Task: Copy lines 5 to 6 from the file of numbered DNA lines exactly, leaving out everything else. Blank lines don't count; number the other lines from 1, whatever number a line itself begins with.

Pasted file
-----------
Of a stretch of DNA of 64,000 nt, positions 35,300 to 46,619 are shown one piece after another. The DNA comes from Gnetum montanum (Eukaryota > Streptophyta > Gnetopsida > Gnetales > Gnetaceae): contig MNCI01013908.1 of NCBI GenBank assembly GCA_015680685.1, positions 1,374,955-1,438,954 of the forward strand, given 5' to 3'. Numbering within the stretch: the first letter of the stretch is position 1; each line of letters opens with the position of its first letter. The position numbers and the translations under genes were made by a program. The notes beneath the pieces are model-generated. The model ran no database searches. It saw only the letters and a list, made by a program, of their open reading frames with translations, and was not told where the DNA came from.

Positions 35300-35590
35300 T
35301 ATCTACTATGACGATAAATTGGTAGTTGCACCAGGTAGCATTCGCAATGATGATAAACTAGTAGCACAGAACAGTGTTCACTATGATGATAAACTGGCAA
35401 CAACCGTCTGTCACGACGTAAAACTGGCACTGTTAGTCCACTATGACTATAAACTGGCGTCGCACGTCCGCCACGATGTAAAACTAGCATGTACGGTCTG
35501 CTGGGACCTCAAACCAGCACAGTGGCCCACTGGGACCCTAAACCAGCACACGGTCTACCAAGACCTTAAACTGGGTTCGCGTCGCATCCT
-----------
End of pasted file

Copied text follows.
35401 CAACCGTCTGTCACGACGTAAAACTGGCACTGTTAGTCCACTATGACTATAAACTGGCGTCGCACGTCCGCCACGATGTAAAACTAGCATGTACGGTCTG
35501 CTGGGACCTCAAACCAGCACAGTGGCCCACTGGGACCCTAAACCAGCACACGGTCTACCAAGACCTTAAACTGGGTTCGCGTCGCATCCT